The Kettle Pizza is fun, but frustrating. You can get some good pizzas out of it, but you have to be super on top of flame management. Just a little bit too much hardwood under the stone and you'll get a super burnt pizza. (I was using apple wood and charcoal). I wrote a bit on my site about it over the years, and the various hacks I came up with:

    Personally, I think you'd have better luck with a dedicated pizza oven like a Roccbox. $300 is a lot for the Kettle Pizza, and it's not super great.

    Man...i can echo these frustrations I've been having the worst time every trying to get a similar product going and working well, Im ready to throw my Kettle out the backyard the last few weeks. Really want to get it working consistently but not sure its worth the time/effort as i only make pizza once a week.
  • #7 by bbqnpizza on 03 Aug 2021
  • Hi Hulk, I too used the Kettle Pizza, started bought not long after they first came out.  I already had a pizza stone and a peel, so I bought the kit with the Ring, the stainless tray, think that was about it.  I had upgraded my kettle grate to one with a folding grate to add briquettes.  I had been cooking pizza in the kettle using a kiln cordierite shelf 5/8" thick, think I paid $18. Some of the mods before the Kettlepizza ring, was to line the bowl with heavy alum foil, and line the kettle lid the same.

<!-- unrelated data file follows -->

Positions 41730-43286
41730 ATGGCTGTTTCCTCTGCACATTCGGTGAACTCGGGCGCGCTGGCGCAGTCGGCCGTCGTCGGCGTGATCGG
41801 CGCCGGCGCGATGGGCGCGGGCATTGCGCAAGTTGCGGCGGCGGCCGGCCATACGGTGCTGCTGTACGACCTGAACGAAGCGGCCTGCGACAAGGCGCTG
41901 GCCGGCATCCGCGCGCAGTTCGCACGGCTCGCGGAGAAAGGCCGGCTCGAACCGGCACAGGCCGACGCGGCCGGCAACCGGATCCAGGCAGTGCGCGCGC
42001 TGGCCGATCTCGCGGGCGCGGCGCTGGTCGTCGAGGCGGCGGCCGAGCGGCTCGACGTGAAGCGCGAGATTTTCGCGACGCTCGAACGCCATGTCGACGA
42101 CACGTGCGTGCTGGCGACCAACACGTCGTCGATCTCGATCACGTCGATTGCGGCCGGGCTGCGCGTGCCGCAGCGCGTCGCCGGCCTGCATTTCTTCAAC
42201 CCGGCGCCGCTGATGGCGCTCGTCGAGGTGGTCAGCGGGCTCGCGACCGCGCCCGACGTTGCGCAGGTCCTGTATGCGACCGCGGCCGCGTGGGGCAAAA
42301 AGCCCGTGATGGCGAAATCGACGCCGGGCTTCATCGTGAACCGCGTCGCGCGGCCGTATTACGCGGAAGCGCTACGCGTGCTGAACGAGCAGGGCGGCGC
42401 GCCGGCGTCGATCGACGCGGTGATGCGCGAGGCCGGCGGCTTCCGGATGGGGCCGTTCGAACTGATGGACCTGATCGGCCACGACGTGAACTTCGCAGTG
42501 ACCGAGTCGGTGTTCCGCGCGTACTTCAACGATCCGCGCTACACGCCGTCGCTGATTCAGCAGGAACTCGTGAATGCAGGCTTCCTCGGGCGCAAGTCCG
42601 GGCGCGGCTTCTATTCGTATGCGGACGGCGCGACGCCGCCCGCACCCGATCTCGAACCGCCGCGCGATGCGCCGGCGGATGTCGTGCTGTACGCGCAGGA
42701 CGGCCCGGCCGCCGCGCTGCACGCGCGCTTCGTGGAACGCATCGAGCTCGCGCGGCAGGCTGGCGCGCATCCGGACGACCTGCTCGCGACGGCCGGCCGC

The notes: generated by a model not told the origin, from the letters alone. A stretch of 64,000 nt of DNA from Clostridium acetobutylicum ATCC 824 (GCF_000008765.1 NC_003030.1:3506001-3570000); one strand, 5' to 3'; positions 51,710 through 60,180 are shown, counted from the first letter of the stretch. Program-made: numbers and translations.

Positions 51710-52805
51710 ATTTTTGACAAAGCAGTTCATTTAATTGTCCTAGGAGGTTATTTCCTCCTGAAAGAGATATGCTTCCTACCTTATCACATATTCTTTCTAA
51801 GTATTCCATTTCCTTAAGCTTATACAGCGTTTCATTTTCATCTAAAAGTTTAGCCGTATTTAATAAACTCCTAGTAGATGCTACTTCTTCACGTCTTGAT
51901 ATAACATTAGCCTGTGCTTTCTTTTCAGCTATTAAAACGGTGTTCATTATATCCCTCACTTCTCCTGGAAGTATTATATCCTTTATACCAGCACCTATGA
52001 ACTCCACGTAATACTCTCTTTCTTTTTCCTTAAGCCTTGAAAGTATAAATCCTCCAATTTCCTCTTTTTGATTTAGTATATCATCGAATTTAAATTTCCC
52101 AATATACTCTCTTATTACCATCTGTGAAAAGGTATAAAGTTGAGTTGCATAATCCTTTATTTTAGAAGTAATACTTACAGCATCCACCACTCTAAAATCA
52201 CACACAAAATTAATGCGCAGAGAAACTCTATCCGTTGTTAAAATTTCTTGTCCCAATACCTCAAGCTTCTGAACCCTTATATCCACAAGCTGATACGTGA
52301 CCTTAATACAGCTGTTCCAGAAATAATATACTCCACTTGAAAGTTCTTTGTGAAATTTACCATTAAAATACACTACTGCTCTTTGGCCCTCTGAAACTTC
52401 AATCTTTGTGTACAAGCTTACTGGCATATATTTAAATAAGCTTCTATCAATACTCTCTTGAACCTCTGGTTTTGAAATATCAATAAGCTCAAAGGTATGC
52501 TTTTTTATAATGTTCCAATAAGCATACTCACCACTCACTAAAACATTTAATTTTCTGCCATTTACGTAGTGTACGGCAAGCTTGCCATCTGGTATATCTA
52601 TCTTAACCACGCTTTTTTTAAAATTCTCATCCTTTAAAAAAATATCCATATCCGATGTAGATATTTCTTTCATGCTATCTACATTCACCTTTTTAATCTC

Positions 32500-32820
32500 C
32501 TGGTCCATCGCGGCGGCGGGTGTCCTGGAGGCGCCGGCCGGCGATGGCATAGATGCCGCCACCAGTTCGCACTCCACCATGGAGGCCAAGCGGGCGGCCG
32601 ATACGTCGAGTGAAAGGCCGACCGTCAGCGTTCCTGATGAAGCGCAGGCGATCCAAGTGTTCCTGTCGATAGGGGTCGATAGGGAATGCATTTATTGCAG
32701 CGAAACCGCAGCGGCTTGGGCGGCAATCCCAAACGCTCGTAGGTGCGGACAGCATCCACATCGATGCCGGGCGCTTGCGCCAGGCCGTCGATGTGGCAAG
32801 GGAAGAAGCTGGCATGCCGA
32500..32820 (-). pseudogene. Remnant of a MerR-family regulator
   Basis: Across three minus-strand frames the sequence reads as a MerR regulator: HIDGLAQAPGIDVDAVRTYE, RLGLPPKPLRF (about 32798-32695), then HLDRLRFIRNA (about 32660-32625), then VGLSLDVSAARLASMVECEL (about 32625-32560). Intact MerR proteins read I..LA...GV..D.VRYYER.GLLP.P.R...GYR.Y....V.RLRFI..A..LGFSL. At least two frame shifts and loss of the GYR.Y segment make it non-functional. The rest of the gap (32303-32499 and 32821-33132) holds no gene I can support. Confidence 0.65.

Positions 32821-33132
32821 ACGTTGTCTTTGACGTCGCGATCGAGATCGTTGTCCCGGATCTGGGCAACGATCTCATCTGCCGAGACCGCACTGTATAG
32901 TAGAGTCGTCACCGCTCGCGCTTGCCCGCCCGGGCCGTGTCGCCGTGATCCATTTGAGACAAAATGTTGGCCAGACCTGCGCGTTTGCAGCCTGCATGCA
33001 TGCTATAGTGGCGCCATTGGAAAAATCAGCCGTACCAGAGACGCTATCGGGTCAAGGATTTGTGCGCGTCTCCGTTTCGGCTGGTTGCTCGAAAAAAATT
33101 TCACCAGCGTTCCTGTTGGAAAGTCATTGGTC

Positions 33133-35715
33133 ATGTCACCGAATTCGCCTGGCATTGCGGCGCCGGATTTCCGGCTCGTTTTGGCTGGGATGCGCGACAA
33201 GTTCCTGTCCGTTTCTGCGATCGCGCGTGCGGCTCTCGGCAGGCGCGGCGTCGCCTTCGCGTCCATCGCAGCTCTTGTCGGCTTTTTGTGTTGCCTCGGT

First problem with the kettle ring, as everyone one mentioned was fire management, I really was surprised how hot it got and burned the first few pies. I was using a combination of briquettes and almond.   Next, I knew I need to change my dough recipe to the margarita style to hopefully eliminate some of the char.  The pizza tops were not getting done fast enough. I hated popping for more money, however, I next bought the stainless steel that goes over the cooking surface and reflects the heat down to cook the top of the pizza. The steel comes with w slots, I blocked off one and left the other open.  For me the best setup, was the one folding grate in back "up position" (this prevented me from launching a pizza over the edge of stone into the fire, orther folding grate in front where opening to load pizza was "down position".  I used a  2 1/2" high stainless steel ring (was old wok ring) to put the stone on, the steel top I sealed one opening positioned it over the back folding grate. I used a thick wad of heavy alum foil to seal (this will get really black, the other steel top opening was still open. Essentially heat that would exhaust out the front of the kettle, some would go up into the steel top opening and keep that air space super heated.   I think I used 2 fire bricks to elevate the briquette grate.  I started with a heaping can of briquettes gray and ready, quickly added the grate the stone, 3 or 4 small chunks of wood through the top folding grate, add the top steel and lid, burn down the initial wood about 50% then pop in bigger chunks and ready to cook.  (Heavy welder gloves, made a couple of pronged tools for moving grates and stuff)